Posts Tagged ‘Farmer Cres’
Malcolm Ngeru, 44, unemployed of Taita, had pleaded not guilty to murdering Mihi Tuhoro on July 20 2008. He admitted killing her but said he did not have the intent to do so because he was so drunk, and was instead guilty of manslaughter.
A jury in the High Court in late October 2009 took more than 10 hours to find him guilty of murder. He remanded in custody to and today his sentence was past.
Hutt Valley man Malcolm Ngeru, 43, was jailed for life with a minimum non-parole period of 12 years when he appeared for sentence at the High Court in Wellington after being found guilty in October of murdering his partner Mihi Tuhoro, 48.
Please read the article in Stuff to gain a perspective on this mans actions which are abhorrent. I mentioned in a previous post about the attitude and outcomes of the disenfranchised that seen to be placed in Taita / Pomare by social agencies.
I for one am over the disrespect certain types in our society have toward others. This is a perfect example. Again I hope life, was the true term of his sentence, but feel again that I it won’t be (12 years non parole) I like many others move stronger toward what the Sensible Sentencing Trust advocates, sentences that stand up to their terms, life means life.
The never ending story continues with another twist
The three Pomare women fighting eviction from their state homes have been given a final opportunity to overturn earlier court rulings that the evictions are lawful.
They sought leave on Wednesday to appeal against a High Court decision which ruled against them.
Their lawyer Liz Hall said the case raised important questions which deserve further consideration.
Housing New Zealand said the women have already been turned down by three courts and there is no need for a fourth hearing.
Justice Wild declined the women’s application for leave to go to the Court of Appeal but he acknowledged they can still make a special application to that court.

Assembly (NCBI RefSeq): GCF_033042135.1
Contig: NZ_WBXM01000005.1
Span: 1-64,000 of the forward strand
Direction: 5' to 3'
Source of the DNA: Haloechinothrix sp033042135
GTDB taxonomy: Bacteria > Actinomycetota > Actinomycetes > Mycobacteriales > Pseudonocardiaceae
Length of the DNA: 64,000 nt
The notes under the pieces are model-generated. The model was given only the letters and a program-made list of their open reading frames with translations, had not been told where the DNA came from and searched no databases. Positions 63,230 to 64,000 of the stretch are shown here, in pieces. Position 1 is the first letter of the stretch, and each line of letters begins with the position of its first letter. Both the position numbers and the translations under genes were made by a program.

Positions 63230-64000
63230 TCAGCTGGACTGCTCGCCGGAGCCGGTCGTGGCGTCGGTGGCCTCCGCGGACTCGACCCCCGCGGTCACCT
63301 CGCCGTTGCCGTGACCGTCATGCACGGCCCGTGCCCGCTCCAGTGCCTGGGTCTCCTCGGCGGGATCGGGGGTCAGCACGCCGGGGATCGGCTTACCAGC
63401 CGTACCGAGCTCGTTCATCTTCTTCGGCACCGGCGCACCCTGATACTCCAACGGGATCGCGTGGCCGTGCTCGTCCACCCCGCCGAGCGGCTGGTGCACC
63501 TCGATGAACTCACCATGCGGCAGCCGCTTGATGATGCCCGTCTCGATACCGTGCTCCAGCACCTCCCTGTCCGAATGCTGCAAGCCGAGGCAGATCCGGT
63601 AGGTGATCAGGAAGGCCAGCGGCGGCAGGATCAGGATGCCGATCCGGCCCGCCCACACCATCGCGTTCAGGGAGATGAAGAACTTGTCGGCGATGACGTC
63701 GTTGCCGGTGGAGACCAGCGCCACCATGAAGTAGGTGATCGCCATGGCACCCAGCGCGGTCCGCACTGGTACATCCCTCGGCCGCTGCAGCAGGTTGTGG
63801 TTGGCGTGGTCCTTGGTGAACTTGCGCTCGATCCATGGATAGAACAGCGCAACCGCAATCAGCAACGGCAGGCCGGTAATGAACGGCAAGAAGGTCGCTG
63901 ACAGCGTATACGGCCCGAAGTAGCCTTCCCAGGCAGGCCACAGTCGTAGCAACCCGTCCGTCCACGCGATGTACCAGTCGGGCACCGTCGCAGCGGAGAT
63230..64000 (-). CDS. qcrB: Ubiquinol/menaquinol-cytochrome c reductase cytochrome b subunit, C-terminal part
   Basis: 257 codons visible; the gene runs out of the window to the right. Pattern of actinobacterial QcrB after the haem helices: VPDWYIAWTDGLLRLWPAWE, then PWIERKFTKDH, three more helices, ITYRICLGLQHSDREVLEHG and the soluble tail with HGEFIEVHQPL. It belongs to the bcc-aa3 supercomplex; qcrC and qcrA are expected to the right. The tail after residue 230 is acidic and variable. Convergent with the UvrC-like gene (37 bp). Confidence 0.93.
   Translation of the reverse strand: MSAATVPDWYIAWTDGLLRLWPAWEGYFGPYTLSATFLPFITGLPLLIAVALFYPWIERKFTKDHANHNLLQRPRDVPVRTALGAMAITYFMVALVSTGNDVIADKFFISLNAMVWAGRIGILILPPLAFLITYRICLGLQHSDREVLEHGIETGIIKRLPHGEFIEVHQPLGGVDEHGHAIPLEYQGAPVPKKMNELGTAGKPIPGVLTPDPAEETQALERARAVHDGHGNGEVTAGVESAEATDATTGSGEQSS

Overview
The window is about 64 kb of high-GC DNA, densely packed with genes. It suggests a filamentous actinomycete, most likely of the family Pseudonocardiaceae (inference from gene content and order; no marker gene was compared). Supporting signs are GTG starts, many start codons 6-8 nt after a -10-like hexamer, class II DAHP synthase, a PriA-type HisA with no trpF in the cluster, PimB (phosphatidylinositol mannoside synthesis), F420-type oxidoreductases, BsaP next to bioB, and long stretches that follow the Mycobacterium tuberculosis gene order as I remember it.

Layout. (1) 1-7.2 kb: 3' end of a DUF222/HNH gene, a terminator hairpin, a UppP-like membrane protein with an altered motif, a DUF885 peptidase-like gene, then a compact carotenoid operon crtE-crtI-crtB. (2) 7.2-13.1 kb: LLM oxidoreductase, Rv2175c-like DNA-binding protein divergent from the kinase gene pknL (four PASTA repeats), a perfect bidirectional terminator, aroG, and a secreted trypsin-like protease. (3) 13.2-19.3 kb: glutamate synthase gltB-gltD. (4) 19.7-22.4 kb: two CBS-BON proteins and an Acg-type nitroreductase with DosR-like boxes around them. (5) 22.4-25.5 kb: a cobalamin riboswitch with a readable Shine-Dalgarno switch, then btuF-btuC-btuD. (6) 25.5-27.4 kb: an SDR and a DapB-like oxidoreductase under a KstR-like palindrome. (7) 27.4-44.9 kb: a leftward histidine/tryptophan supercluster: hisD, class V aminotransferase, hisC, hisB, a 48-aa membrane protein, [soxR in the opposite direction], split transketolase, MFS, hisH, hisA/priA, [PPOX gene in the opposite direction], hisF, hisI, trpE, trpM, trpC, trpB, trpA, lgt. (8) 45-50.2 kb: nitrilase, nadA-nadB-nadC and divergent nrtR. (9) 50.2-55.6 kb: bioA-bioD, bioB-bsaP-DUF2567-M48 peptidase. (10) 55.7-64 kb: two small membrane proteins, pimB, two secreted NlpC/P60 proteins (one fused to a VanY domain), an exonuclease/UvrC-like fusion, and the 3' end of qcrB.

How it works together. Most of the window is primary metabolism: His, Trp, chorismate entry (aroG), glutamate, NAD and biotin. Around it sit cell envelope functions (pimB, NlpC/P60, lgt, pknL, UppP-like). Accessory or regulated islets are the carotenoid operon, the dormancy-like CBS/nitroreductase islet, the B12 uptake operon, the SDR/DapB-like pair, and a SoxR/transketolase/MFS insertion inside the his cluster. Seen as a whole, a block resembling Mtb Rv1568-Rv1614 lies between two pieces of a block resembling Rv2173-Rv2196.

He says if that is not made by 25 November, the women will be required to vacate their homes on 4 December.
Well I had my walk around Farmer Crescent as I said I would, and my opinion is the same as I had before I went, a pocket of forgotten people. But now todays headline shows the continuance of the story around the HNZ eviction which by now in my opinion has reached the point of a legal never ending story, how long can this saga go on (via Stuff)
Gang-linked families in Lower Hutt’s Farmer Cres will get to stay in their homes for a few more days, as another round of legal wrangles begins.
For three months Housing New Zealand has battled to evict three women residents and their 13 children through the Tenancy Tribunal, district court and the High Court – costing the government department tens of thousands of dollars in legal fees.
The residents’ lawyers were now trying to go to the Court of Appeal, and there was the possibility they could go all the way to the Supreme Court.
Though the women – who have partners in the Mongrel Mob – were ordered to leave their homes by midnight yesterday, the evictions were put on hold for a hearing in the High Court at Wellington on Wednesday.
Farmer Cres resident Patria Tamaka, whose sister Huia Tamaka was one of the women facing eviction, said they were expecting police or the army to turn up any time to remove them. But they had not started packing.
“We’ll keep going and going until we get to the Supreme Court. The girls all know that. [Housing NZ] are not backing down and we don’t want to leave.”